The federal government is going on a recruiting spree ahead of the 2020 U.S. Census as it seeks to hire 500,000 temporary workers across the nation next year.
Up to 2,900 of them will be hired in the Atlanta area, including census takers who will visit households that do not respond to the survey and office staff who handle payroll and other administrative tasks. The pay for the jobs in Cobb, DeKalb, Fulton and Gwinnett counties will range from $17.50 to $22 an hour, census records show.
The bureau is promoting the jobs as spring and summer part-time employment for students, retirees and many others.
“It’s very important that people consider applying right now. It’s not too early, but it’s not too late,” Timothy Olson, the bureau’s associate director of field operations, announced Tuesday at a national recruiting kickoff event in Phoenix.
Mandated by the Constitution, the decennial count helps determine congressional representation as well as hundreds of billions of dollars in federal funding for cities, counties and states. Communities use the data to plan new schools and hospitals. Businesses use it decide where to build new factories, offices and stores.
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This week, the bureau began an advertising campaign for the hiring and announced nearly 4,000 recruiting events will take place across the country through this weekend. In all, the government is seeking 2.7 million job applicants for the 500,000 available census jobs. Almost 900,000 applications are already in the hopper.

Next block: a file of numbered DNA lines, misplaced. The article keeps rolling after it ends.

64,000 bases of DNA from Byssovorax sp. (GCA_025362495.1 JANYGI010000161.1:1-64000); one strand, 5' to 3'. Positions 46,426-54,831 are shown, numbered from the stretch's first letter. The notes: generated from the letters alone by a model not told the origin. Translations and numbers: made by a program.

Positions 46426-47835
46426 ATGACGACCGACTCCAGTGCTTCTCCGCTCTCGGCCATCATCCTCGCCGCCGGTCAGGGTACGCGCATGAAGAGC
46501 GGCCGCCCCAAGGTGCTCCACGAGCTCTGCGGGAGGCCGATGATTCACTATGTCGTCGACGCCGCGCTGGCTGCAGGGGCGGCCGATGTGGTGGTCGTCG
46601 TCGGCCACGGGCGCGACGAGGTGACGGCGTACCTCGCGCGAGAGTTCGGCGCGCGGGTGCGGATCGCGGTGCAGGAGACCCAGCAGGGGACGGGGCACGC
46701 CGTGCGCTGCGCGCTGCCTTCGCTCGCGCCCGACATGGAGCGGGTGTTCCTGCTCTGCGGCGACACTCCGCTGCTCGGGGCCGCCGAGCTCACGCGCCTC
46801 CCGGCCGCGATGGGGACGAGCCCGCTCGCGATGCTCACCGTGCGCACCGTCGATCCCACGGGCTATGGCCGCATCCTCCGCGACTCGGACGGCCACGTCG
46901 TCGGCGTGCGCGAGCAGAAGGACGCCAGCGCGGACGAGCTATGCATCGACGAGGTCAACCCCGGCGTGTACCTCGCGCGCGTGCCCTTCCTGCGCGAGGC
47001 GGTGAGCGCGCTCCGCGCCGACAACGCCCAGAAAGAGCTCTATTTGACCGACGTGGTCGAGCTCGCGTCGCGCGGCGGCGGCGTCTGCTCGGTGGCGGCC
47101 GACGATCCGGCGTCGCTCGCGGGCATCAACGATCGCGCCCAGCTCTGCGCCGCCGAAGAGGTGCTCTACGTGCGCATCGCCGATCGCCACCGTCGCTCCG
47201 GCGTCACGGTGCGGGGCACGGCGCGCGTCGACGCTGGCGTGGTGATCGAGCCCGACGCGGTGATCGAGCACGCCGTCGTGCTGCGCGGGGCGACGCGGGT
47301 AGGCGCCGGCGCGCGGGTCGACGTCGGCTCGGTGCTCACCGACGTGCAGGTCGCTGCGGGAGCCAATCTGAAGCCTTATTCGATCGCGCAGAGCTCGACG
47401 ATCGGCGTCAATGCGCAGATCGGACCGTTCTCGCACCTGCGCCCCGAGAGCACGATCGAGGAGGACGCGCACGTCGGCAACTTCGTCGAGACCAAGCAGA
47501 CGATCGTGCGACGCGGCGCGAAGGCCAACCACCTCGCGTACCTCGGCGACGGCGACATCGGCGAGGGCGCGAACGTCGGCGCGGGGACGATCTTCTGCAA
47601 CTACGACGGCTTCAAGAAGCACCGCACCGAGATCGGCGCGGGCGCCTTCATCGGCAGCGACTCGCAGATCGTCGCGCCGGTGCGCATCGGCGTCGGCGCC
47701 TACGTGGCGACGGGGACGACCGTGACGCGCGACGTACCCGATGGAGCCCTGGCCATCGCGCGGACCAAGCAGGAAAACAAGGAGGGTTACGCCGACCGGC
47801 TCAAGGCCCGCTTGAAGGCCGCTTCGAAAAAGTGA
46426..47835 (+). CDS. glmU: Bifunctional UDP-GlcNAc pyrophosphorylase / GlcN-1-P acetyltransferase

Background checks and hiring decisions are expected to begin in January. Job training will follow. Most of the jobs will likely last several weeks and feature weekly paychecks. Some will require evening and weekend shifts.
To be eligible, an applicant must be a U.S. citizen and at least 18 years old, have a valid Social Security number and email address, complete an application and pass a criminal background check. Most of the jobs require a valid driver’s license and access to a vehicle, unless public transportation is available.
On Tuesday, Olson highlighted the need for bilingual workers. About a quarter of those who have already applied fall into that category. Collectively, he said, they speak more than 400 languages and dialects.
“It’s a good start, but we have a way to go,” he said. “We need people who speak the languages of the neighborhoods that they are going to work in. So if people are bilingual, please, please, please consider applying for these jobs.”
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